ML+MM+MR, nullification of an inadvertent mouse click.
MT, in ETH Oberon, the mouse type configuration string.
MT, in V5, the constant address of the module table.[4]
native, modifies the name of an Oberon system to indicate that it is installed on bare hardware; distinguishing from a subsystem such as UnixA2 installed atop a host system.
Oberon.Text, a file in ETH Oberon and in A2O specifying system configuration.
Oberon Trilogy, the three books Programming in Oberon, The Oberon System and Project Oberon; the first three books in the bibliography.

OMI/Slim binary (Oberon Module Interchange), a mechanism created by Michael Franz and Thomas Kistler allowing efficient portability of any module between differing systems. The language from this work was named Juice. Compare with Apple Fat binary. Slim binaries are mentioned in compilers page in the section "Compiler deployment in ports no longer updated".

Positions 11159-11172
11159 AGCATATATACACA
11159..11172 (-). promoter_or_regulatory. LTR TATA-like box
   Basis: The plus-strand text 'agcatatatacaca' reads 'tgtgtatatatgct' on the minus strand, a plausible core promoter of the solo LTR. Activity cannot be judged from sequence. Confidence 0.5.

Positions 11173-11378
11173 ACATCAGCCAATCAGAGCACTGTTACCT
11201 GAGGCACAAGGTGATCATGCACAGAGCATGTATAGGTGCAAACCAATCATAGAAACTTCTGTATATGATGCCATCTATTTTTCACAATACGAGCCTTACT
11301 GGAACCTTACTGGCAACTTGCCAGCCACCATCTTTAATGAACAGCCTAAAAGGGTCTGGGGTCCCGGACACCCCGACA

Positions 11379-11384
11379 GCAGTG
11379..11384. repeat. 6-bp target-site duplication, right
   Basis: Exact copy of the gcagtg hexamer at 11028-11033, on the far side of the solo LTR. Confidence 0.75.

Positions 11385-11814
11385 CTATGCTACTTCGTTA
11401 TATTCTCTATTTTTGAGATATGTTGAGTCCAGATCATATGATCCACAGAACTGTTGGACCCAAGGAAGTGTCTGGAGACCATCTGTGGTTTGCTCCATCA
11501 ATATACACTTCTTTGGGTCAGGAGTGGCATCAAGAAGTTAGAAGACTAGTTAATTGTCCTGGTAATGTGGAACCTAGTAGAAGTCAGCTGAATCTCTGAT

Outer core, a significant architectural entity in an Oberon system. Refer to System Startup.
.odc, the conventional file name extension for a BlackBox/Oberon-F file (short for Oberon DoCument) quite similar internally to Oberon Text format.
(** any comment *), appears in some module sources. It means that any comment is an exported comment. A tool named Def produces a module interface file with this comment included, thus enhancing internal documentation.
PICL, a programming language for the PIC microcontrollers. Ref. PICL.
(** portable *), this comment in ETH Oberon marked a module where OMI/Slim binary code was portable across platforms. More generally, it means there were no SYSTEM dependencies or machine specificities. This exported comment appears in the documentation created by the above mentioned browser, Def, which was integrated into a tool called Watson in ETH Oberon.